m(ex) Using Lambert's W Function

A Series Expansion of m(ex) Using Lambert's W Function

(The presentation that follows is a light introduction. For more austere results, consult Paper 1).

While looking for an analytic continuation of the hyper4 operator, one is tempted to search for series expansions for nx. Having such an expansion at hand may offer additional insight into what an analytic yx can look like, for y in R.

Instead of searching for an expansion of nx, it is often convenient to look for an expansion for n(ex) first. We are then faced with the following problem:

Let a series s with coefficients an be given:


Determine the coefficients bn of the series expansion (initially disregarding issues of convergence) of s1 = es*x:

series 1

The author posted the above problem to sci.math a little while ago, and here are two answers:

The first one, by Robert Israel:

bn coefficients

where the sum is over all sequences s = [s1, s2, s3, ... ] of nonnegative integers with:

part n

and the product is over those k for which sk > 0 (a finite set).

For example, the partitions of 4 correspond to s = [4,0...], [2,1,0...], [0,2,0...], [1,0,1,0...] and [0,0,0,1,0...], so:

b4 = a04/4! + (a02*a1)/(2!*1!) + a12/2! + a0*a2 + a3.

Robert has also provided Maple code to explicitly calculate the bn.

> b:=(n::nonnegint)->add( mul(a[q[1]-1]^q[2]/q[2]!, q = map(j -> [j, numboccur(j,P)], convert(P,set))), P = combinat[partition](n));

The second one by Leroy Quet, from a simple differentiation property of exp(z):

bn=1, if n=0 else:


Leroy derived the above recursive expression by noticing that if B(x) = exp(A(x)), then:

B'(x) = B(x) *A'(x). Ignoring temporarily issues of convergence inside a specified range, the expression follows by equating coefficients and changing indexes.

Both the above solutions are of course correct. Can we perhaps use either solution to calculate the series expansion of n(ex)? Yes we can. The author will use the second solution because it is easier to handle when using induction later on.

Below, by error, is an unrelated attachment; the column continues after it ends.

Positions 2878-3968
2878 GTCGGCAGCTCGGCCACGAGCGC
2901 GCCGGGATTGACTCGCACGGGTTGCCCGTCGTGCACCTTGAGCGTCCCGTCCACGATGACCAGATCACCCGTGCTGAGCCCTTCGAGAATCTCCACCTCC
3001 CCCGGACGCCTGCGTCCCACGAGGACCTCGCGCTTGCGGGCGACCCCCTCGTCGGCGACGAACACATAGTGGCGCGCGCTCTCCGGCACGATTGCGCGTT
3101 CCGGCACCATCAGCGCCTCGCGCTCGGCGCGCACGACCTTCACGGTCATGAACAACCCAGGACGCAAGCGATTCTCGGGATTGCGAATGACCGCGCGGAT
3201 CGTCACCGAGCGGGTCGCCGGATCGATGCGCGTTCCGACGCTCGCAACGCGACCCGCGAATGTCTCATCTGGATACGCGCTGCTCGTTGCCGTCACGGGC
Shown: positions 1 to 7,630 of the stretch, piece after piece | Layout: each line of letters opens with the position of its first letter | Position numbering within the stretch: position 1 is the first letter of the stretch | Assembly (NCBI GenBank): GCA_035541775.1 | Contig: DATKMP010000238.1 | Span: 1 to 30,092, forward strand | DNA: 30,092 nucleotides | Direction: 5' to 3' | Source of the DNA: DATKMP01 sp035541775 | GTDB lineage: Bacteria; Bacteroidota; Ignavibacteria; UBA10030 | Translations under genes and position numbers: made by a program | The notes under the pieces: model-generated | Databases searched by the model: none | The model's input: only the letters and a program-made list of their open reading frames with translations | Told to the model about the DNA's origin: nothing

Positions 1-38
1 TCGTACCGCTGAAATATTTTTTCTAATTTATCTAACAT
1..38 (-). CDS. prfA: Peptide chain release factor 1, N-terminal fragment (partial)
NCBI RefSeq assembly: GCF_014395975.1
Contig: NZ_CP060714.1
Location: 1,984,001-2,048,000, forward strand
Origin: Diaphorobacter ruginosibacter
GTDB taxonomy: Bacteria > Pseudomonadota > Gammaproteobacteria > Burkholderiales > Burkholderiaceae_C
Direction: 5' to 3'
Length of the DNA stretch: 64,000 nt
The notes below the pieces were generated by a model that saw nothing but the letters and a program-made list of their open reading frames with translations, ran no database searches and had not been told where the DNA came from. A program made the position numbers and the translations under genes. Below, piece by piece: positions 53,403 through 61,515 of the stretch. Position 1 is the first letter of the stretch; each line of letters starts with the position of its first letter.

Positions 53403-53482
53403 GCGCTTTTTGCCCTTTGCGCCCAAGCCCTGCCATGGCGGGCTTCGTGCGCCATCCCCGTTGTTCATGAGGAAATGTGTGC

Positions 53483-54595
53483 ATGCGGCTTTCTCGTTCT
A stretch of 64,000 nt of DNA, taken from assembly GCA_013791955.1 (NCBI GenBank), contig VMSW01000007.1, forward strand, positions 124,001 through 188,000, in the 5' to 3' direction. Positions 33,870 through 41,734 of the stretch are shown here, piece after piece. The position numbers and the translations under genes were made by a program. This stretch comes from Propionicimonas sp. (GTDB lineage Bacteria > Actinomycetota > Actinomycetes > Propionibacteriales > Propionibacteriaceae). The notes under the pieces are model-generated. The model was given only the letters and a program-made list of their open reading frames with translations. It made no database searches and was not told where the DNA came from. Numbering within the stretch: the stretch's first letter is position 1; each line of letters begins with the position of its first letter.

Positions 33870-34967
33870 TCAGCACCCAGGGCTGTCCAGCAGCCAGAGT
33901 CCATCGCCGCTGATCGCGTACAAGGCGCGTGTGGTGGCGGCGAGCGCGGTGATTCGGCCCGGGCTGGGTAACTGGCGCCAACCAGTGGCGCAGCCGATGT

Before we proceed on calculating the coefficients, note that a simple inductive argument shows that all the iterates m(ex), m in N, are entire functions, so for any m in N, the corresponding series expansions converge for all x in R.

Now we need some consistent notation: The author will use am,n for the coefficients of the expansion of m(ex): In other words, m ranges in N = {1, 2, 3, ...} and n ranges in {0} U N = {0, 1, 2, 3, ...}. The coefficients of ex then will be: {a1,0, a1,1, a1,2,...}. The coefficients of 2(ex) will be: {a2,0, a2,1, a2,2,...}, etc.

The recursion then becomes:

amn coefficients

It is immediately clear that am,0 = 1, for all m in N.

Since we are also in possession of the coefficients of ex, the recursion is complete, and we can immediately write Maple code to generate any am,n.

> a:=proc(m,n)
> option remember;
> local j;
> if n=0 then 1
> elif m=1 then 1/n!
> else add(j*a(m-1,j-1)*a(m,n-j),j=1..n)/n;
> fi;
> end:

Here's a table with the coefficients of xn in the series expansions for the first few m(ex):

am,n 0 1 2 3 4 5 6
1 1 1 1/2 1/6 1/24 1/120 1/720
2 1 1 3/2 5/3 41/24 49/30 1057/720
3 1 1 3/2 8/3 101/24 63/10 6607/720
4 1 1 3/2 8/3 125/4 49/5 12847/720
5 1 1 3/2 8/3 125/4 54/5 16087/720
6 1 1 3/2 8/3 125/5 54/5 16807/720

The keen eye will notice the pattern that emerges. But before we actually investigate it, let us prove that there is a pattern, whatever it is:


am,n = an,n, for all m ≥ n.